It's veteran suicide prevention week in the state of Florida and around the country the Wounded Warrior Project is training their teammates and local veterans alike in suicide intervention.
The organization's national headquarters is holding a two-day training of their own.
Jennifer MacInday quit her job to care for her brother.
He was wounded by a roadside bomb in Iraq 13 years ago. He struggled to adjust to life after combat, and she struggled to understand.
“He had some physical wounds, but more than that he suffered from post-traumatic stress disorder, he had a very sad heart, a lot of survivor’s guilt,” said MacInday. “And that led us both to a really dark place. We both struggled with thoughts of suicide and trying to figure out if we had a future for ourselves."
Their story is evidence of why the Wounded Warrior Project is trying to help.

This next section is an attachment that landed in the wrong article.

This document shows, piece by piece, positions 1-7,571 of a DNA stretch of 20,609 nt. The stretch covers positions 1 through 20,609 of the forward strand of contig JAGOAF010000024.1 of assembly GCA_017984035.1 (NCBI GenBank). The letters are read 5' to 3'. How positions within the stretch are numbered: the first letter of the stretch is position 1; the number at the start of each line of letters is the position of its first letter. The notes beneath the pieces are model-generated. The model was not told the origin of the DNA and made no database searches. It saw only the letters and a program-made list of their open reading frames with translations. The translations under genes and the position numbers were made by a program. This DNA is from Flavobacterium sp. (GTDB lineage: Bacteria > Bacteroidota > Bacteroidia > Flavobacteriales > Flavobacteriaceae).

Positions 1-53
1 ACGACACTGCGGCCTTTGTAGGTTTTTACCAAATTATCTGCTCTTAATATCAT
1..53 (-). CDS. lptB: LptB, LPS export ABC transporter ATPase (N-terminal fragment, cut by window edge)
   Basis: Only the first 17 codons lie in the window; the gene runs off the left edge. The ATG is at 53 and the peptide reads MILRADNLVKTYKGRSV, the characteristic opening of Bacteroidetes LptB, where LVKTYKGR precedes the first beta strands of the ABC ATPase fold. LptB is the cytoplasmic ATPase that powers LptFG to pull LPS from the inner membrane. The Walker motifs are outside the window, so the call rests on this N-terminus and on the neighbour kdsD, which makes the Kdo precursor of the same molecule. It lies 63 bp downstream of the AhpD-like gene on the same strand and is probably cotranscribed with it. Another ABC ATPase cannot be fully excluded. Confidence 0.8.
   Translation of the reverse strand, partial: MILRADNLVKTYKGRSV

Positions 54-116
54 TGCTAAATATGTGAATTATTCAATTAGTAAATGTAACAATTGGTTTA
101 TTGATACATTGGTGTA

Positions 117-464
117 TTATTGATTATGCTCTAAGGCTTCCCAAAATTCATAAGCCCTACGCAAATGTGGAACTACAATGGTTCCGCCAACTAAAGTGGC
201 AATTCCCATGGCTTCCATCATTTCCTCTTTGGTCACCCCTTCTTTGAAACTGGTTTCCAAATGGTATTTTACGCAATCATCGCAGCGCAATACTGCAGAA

Organizers say it’s an important conversation to have.
“It’s not a weakness in regards to reaching out for help, but it’s a strength,” said Michelle Neary, Warrior Care Network specialist.
Navy reservist Alex Balbir is in the training and has faced veterans in distress .
He says the goal in crucial moments is listening and having a conversation.
“There’s a bit of a turning point where I can start to work with that individual and get them to a safer place,” he said.
MacInday says what she’s learned here has helped herself and her brother.
“Really working on having a great quality of life and accessing the community,” she said.
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